Feds probe breaches, as White House ups proposed cybersecurity budget. Personal information for 29,000 Department of Homeland Security and FBI staffers was exposed this week. Meanwhile, the Internal Revenue Service is investigating the attempted theft of electronic filing codes for 464,000 Social Security numbers. Coincidentally, the White House Tuesday requested a big increase for the nation's cybersecurity defenses—another $19 billion, with $3 billion earmarked for better agency systems. (New York Times, Wall Street Journal)
Sanders out-raises Clinton in Silicon Valley. More than half of the top 20 companies donating to Senator Bernie Sanders' presidential campaign in 2015 were technology companies such as Google, Apple and Microsoft. His momentum is growing. In January, Sander out-raised his chief rival, former Secretary State Hillary Clinton, by $5 million. The donors weren't disclosed yet. (Wall Street Journal)
Russia considers higher taxes on Internet companies. German Klimenko, named as the country's Internet czar six weeks ago, wants Google and Apple (among others) to pay more for the money they make in Russia. His motivation is an interest in leveling the playing field for local companies, such as Yandex. Another measure he supports—taking Microsoft Windows off of state-owned computers. (Bloomberg)
When software tries to eat regulation. Until Monday night, Zenefits founder and now former-CEO Parker Conrad played the role of the disruptive underdog going after the big, evil corporation. Then, he abruptly left the stage. In a public letter, his replacement David Sacks made this proclamation: “The fact is that many of our internal processes, controls, and actions around compliance have been inadequate, and some decisions have just been plain wrong. As a result, Parker has resigned.”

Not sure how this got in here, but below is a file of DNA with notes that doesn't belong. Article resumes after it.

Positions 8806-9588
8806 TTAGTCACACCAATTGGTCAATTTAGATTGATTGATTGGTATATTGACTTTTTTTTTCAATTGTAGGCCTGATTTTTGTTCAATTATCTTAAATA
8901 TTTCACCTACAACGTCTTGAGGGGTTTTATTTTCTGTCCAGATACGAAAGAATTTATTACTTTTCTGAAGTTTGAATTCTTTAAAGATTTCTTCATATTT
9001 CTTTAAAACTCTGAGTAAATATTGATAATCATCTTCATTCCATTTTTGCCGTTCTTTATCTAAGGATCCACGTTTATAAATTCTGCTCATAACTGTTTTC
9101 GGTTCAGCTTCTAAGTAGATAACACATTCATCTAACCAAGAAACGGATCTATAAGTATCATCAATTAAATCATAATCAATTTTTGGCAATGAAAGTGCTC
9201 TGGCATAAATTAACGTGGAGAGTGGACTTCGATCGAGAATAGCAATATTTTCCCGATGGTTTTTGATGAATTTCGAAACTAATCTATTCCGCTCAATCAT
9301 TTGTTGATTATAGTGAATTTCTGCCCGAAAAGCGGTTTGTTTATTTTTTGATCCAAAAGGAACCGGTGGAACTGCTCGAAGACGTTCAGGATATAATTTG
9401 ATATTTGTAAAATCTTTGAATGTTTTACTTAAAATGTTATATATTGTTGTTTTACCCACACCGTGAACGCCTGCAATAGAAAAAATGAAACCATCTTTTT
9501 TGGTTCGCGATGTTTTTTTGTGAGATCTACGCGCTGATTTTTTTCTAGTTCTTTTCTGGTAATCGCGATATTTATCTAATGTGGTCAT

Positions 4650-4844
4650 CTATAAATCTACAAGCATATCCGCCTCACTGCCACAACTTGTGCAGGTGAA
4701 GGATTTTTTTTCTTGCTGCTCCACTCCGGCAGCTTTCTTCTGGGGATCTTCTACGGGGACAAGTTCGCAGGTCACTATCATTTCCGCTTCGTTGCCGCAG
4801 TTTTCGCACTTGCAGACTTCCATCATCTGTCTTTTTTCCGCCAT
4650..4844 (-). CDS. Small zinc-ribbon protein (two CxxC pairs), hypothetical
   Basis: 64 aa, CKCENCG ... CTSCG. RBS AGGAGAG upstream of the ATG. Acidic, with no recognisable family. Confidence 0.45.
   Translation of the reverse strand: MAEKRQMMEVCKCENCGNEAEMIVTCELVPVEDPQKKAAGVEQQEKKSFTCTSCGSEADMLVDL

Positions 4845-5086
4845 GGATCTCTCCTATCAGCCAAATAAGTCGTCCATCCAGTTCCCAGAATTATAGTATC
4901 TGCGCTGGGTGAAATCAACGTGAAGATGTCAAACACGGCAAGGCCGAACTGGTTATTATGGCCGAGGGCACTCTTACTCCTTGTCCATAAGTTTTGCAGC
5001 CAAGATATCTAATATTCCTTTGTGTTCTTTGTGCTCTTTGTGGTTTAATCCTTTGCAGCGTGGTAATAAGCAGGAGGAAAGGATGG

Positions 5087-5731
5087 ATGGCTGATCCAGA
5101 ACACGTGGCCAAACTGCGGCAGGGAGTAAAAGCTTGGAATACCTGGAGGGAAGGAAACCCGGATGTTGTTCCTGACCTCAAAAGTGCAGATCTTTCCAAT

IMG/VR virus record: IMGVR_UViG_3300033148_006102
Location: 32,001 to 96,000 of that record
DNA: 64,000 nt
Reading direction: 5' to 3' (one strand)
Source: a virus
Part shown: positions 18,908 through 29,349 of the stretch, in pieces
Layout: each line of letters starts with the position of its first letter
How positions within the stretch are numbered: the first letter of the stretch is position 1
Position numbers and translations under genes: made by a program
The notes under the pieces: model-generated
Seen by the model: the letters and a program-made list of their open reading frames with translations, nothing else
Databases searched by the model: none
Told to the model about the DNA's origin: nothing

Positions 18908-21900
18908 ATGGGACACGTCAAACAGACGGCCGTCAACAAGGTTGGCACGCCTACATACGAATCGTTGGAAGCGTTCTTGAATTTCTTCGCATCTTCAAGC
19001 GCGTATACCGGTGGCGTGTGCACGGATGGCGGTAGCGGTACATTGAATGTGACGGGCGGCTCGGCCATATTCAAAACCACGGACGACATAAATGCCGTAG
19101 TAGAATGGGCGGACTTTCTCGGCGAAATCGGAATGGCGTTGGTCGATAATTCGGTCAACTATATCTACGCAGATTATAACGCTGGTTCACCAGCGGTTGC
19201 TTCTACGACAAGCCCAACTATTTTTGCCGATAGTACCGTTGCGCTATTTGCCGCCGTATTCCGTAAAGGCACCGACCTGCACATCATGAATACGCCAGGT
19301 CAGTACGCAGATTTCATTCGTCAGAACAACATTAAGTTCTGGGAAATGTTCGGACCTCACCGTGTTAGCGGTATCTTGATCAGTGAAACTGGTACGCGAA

The message was clear: Zenefits was in legal trouble, and it was Conrad’s fault. He was not given a ceremonial title. He was not given a board seat. He was not spared the blame.
The Zenefits meltdown follows a similar pattern at other startups in highly regulated categories. First a media report raises questions about a company’s business practices. Then regulators take a closer look. Then we find out that the disruption wasn’t quite as magical—or at least, not as legal—as it seemed. Why does Silicon Valley keep letting this happen? (Fortune)
IN CASE YOU MISSED IT
This tech could power your smartphone for a week by Hilary Brueck
Apple could face class-action lawsuit over iPhone service policies
by Jason Cipriani
Amazon is coming after gaming companies by Chris Morris
Ad deal with Snapchat is a lone bright spot for an ailing Viacom
by Mathew Ingram
Google wants to deliver your packages via self-driving trucks
by Kia Kokalitcheva
Search on Apple TV is getting a big upgrade by Robert Hackett
Now you can burn calories while racing in virtual reality by John Gaudiosi
ONE MORE THING
Can't code but want your kids to learn? These web sites, gaming apps and online puzzles use visual learning methods to teach young children programming skills. (New York Times)
This edition of Data Sheet was curated by Heather Clancy: